This decision comes as Target continues to face backlash from consumers over the second quarter release of LGBTQ+ products for kids.
Scott Shepard of the Free Enterprise Project at the National Center for Public Policy Research, an organization that owns shares in companies so it can confront them about their bad business decisions and encourage them to move back to center, says Target is in bad shape.
"Target was in terrible trouble before it blew itself up," Shepard asserts. "Target's down 50% in the last year or two. And remember that after this happened, Brian Cornell, the CEO of Target, said that this was the right decision for society and the best decision for Target's bottom line."
Shepard had one word for that: Nonsense.
He points out that even though the average Target shopper is a middle-class mom, the retailer gave $50 million of shareholder assets to GLSEN, an organization whose primary purposes is to train teachers to hide from that core customer base any gender dysphoria problems or other confusions that "those very teachers have themselves spun up in these kids by grooming them."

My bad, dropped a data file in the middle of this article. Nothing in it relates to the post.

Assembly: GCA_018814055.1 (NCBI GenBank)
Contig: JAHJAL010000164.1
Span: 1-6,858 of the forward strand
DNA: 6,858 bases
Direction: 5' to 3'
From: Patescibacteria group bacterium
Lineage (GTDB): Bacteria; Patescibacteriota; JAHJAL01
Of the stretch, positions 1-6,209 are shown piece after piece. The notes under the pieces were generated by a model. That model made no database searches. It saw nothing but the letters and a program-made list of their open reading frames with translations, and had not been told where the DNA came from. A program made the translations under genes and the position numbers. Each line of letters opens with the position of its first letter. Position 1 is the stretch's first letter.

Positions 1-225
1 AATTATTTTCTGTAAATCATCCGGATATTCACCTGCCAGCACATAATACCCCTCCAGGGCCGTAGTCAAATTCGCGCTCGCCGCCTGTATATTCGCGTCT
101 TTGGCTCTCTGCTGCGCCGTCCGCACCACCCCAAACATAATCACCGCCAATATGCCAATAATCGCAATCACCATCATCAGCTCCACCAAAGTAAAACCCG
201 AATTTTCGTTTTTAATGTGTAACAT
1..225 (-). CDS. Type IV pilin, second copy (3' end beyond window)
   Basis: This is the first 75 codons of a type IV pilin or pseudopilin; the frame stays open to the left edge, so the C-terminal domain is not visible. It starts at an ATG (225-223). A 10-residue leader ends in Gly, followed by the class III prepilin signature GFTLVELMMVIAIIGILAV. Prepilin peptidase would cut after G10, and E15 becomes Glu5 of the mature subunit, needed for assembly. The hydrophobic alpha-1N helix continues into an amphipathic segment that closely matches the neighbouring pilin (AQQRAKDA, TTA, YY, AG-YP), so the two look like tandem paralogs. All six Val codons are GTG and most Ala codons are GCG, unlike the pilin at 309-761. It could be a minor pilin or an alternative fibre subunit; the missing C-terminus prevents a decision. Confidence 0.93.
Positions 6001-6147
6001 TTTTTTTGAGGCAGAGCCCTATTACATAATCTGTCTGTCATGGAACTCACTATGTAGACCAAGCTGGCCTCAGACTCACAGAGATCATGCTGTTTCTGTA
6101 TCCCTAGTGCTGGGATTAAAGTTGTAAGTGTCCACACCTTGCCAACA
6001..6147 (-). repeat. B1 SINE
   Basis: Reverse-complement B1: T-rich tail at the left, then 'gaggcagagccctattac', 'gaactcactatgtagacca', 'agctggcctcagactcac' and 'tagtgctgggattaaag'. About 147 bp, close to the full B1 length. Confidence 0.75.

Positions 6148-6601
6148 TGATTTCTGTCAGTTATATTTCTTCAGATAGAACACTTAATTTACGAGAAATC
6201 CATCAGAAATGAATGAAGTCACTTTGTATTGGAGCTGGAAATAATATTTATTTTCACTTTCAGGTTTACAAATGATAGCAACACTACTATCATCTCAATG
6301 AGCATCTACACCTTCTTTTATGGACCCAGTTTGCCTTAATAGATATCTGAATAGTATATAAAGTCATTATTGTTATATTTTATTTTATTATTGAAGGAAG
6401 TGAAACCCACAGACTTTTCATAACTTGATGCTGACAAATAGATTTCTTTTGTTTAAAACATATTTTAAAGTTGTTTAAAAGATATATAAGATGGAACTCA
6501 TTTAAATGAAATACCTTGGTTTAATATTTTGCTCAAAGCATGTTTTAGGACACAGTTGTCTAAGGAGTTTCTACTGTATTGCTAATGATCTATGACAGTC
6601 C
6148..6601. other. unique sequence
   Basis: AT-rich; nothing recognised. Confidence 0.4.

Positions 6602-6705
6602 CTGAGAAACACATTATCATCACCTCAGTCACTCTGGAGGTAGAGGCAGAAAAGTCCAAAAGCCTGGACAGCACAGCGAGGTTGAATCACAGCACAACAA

"The idea that that was going to be good for Target was always insane," Shepard summarizes.
For him, the fact that no one on Target's board of directors or executive team thought to bring that up speaks volumes.
"Target is not effectively run," Shepard submits. "There is no question about it anymore."
Now Target is facing lawsuits for violating its fiduciary duty and burning up shareholder value for the personal policy reasons of its directors. In July, state attorneys general, including Andrew Bailey (R-Missouri), warned the retailer to stop pushing a sexual agenda on children.
"We're putting them on notice," said Bailey in a July press release.
His office has continued to monitor Target's conduct.
"We hope and trust that those efforts are going to succeed," Shepard tells AFN. "Brian Cornell should have retired two months ago. He has got to go."